The jarosite pond area after reclamation | Courtesy of Glencore Canada

The jarosite pond and the area around it at Glencore’s Kidd Metallurgical site (Kidd Metsite) in Timmins, Ontario was an eyesore three and a half years ago. More than 800,000 tonnes of jarosite, an iron sulphate byproduct of refining zinc ore from the nearby Kidd copper-zinc mine, covered 30 hectares, an area the size of 56 football fields, with brown and red water and sludge.

Flash forward to 2014, and today the area resembles what it used to look like in the days before industry: an open green meadow. For its work reclaiming the pond and the area around it, Glencore Canada Corporation won the 2014 Tom Peters Memorial Mine Reclamation Award, handed out every year by the Canadian Land Reclamation Association and the Ontario Mining Association in recognition of the best mine cleanup work in Ontario.

Kidd Metsite was mostly shut down when zinc and copper smelting ceased in May 2010 and the bulk of its buildings were dismantled. However, the concentrator at the site continues to process ore from the Kidd mine, 27 kilometres away.

The pond was built in 1971 and, during the very early years, some seepage from the containment area into nearby Three Nations Creek was detected and quickly contained. Over the life of the site, there was continuous monitoring and additional upgrades were made including the construction of seepage collection ditches, pump-back systems, and stabilization berms.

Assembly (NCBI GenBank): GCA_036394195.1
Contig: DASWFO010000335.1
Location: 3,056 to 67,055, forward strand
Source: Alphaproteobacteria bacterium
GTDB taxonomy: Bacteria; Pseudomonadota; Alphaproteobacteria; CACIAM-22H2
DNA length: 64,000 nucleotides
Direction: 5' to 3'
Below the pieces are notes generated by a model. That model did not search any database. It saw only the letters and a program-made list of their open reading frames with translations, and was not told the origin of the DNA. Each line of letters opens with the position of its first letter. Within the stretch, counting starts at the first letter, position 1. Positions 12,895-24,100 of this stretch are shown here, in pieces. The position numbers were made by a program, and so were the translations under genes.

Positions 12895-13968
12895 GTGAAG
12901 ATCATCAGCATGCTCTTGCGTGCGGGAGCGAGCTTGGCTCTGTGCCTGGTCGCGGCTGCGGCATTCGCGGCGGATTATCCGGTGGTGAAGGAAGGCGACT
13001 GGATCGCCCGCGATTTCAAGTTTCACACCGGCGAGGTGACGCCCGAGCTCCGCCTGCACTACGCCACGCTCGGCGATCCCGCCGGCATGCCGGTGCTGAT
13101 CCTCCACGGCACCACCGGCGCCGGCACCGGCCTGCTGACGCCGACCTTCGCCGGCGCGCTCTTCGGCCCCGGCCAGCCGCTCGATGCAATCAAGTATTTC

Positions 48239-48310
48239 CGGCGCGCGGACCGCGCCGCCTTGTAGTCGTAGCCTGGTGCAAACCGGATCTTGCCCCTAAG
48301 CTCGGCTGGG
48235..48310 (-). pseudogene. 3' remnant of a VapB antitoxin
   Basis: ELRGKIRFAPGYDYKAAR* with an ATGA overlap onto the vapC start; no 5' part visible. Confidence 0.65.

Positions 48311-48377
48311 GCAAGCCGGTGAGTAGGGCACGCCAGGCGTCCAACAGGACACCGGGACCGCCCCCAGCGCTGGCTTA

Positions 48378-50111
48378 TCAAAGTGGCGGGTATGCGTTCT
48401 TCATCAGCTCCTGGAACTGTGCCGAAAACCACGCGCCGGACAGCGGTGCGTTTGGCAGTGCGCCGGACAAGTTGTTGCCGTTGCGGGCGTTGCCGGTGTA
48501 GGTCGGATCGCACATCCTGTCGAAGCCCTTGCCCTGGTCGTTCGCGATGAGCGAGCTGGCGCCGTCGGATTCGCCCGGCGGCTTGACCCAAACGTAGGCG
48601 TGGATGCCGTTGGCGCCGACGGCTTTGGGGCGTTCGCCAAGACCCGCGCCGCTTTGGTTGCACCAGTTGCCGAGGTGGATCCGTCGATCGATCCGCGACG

“When closure of the jarosite pond began in 2010, the pond had been stable for the majority of its years in use,” says David Yaschyshyn, Kidd Operations’ environment manager.

Building on mud

The closure of the jarosite pond, including the dewatering of the sludge and the covering of the remaining material, posed a challenge as this waste had the consistency of mud, making it difficult to build on or over. “Part of the challenge for our project design partner, AMEC Environment & Infrastructure, was to establish a surface upon which we could install the final covering,” explains John Stroiazzo, Glencore Canada’s manager of reclamation and projects. “To create this stable platform across the pond area, we used waste rock obtained from a nearby gold mine.”

Next, the team installed a massive liner out of thousands of sheets of 60-millimetre-thick black high-density polyethylene welded together to create what Yaschyshyn describes as a massive quilt. Wind was a constant nemesis, however. On breezy days, a crew of 12 to 15 workers would use sandbags to hold down the sheets as they were welded together. On very windy days, work on the liner stopped completely. The team checked every weld for integrity, Yaschyshyn says.

Finally, the crew added a layer of soil almost one metre thick. The soil itself was augmented with municipal biosolids – dehydrated human waste culled from sewage treatment plants in Toronto and Ottawa. “The nutrients in the biosolids were readily available,” Yaschyshyn says. “It’s like putting ­Miracle Gro on your garden.” Though the idea of using biosolids may make some squeamish, they are safe and non-toxic by the time they are applied, and pose no danger to the environment according to Glencore.

The approach of using biosolids as fertilizer in farming and reclamation work is one being promoted by the Ontario government, says Stroiazzo. He adds that using biosolids has an added benefit: “It comes at a very good price: it’s free. The vegetation over the former pond grew quickly and flourishes to this day.”